Authors’ response

We agree that anterior open bite is frequently accompanied by transverse and sagittal discrepancies. In our case report, the patient did in fact have a bilateral posterior crossbite, as can be observed in the initial dental casts and intraoral photographs. We failed to mention that the treatment plan presented to the patient included skeletal maxillary expansion using surgically assisted rapid palatal expansion. However, the patient “vehemently rejected surgery,” as we wrote in the article. Therefore, expansion was attempted through orthodontic means alone. Despite our efforts to dentally expand the maxillary posterior teeth, the occlusion ended with insufficient posterior overjet.

The statement made in the letter that the open-bite relapse occurred because the posterior teeth had insufficient overjet might have some merit because of the scissor effect. However, it has been documented that 1 main cause for open-bite relapse is failure of tongue rest posture adaptation. Tongue spurs were used during the first treatment, not just to close the open bite but also to establish a new engram correct tongue posture, precisely to prevent open-bite relapse. When one compares the huge magnitude of the initial open bite with the minimal one on the retreatment initial records, we considered that the open-bite relapse was minute but concede that it could have occurred because of an insufficient posterior overjet. However, the main reason for the need for retreatment was not the minimal open-bite relapse but the partial reopening of the extraction spaces in the area where the mandibular first molars were extracted. This occurred due to an inadequate retention protocol, which was the main reason that we decided to publish this case report; our objective was to alert colleagues that when extraction of first molars is considered, clinicians should implement the correct retention protocol to prevent these extraction spaces from reopening.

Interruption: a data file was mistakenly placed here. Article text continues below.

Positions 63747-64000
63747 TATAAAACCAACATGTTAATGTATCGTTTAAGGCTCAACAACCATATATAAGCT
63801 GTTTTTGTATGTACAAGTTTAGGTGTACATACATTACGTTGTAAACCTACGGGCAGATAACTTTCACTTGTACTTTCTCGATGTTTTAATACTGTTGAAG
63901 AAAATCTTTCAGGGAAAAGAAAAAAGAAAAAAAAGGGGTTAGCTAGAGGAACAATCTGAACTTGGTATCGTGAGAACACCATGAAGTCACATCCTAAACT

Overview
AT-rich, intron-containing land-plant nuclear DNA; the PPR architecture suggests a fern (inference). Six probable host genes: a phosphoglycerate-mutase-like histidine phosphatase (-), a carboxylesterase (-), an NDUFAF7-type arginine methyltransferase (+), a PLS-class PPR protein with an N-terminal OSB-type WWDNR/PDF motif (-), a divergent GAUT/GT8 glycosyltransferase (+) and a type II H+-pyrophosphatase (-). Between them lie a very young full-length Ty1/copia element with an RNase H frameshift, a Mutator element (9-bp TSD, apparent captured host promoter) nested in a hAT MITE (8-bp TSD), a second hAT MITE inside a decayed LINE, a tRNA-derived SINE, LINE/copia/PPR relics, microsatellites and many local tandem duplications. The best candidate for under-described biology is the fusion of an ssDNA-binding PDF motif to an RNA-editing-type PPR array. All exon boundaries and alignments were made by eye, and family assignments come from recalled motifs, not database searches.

The answer to the question about how the diastema was closed with finger pressure is as follows: the procedure starts with etching the palatal surfaces of the 2 maxillary central incisors, followed by placing composite on both teeth and laying a small piece of retention wire (0.019 or 0.021 in, coaxial or gold chain flex retention) adapted to the palatal aspect of these teeth; the assistant should hold the polymerizing light beam while the clinician applies pressure with his or her thumbs, pushing 1 tooth against the other until polymerization of the adhesive occurs. This procedure might be painful for the practitioner’s fingers and the patient’s teeth, depending on the amount of space to be closed. For this procedure to be successful, the diastema should be very small (less than 0.5 mm). Otherwise, orthodontic movement can be accomplished by using a figure 8 ligature wire from canine to canine, tightening the wire weekly until the diastema is closed, and followed by bonding a palatal wire.

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Apr 6, 2017 | Posted by in Orthodontics | Comments Off on Authors’ response

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